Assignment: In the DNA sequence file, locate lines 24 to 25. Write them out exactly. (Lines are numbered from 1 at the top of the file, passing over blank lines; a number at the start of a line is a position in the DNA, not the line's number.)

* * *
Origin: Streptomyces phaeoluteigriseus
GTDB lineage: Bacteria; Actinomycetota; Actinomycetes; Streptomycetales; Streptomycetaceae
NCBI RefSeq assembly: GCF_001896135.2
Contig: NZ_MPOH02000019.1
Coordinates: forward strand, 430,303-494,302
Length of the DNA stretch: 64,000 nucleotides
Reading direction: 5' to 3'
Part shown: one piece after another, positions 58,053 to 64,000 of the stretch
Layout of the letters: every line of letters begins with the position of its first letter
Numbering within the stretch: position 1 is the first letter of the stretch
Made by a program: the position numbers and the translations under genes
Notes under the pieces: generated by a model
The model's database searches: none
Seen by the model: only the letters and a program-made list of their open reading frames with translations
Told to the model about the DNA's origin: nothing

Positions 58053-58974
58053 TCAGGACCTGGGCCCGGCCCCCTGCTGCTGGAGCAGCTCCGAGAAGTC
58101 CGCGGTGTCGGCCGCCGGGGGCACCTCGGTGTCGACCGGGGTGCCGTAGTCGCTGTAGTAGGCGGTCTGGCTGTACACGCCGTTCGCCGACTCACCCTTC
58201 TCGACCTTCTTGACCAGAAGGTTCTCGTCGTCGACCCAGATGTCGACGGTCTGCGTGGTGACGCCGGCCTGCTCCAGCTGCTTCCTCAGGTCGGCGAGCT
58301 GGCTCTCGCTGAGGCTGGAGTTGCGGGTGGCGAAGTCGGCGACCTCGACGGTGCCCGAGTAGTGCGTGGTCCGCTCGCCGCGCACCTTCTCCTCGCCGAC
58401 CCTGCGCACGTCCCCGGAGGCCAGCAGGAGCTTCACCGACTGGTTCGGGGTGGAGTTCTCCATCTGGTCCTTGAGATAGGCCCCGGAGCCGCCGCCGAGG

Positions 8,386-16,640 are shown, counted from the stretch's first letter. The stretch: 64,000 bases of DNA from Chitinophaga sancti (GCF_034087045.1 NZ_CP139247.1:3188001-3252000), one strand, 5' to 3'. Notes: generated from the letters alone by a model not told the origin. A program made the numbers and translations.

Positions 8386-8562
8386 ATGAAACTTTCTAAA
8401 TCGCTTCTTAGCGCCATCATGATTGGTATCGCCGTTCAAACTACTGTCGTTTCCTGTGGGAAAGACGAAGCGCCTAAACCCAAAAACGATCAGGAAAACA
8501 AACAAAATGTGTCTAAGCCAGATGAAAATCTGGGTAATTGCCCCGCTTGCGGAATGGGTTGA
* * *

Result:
8386 ATGAAACTTTCTAAA
8401 TCGCTTCTTAGCGCCATCATGATTGGTATCGCCGTTCAAACTACTGTCGTTTCCTGTGGGAAAGACGAAGCGCCTAAACCCAAAAACGATCAGGAAAACA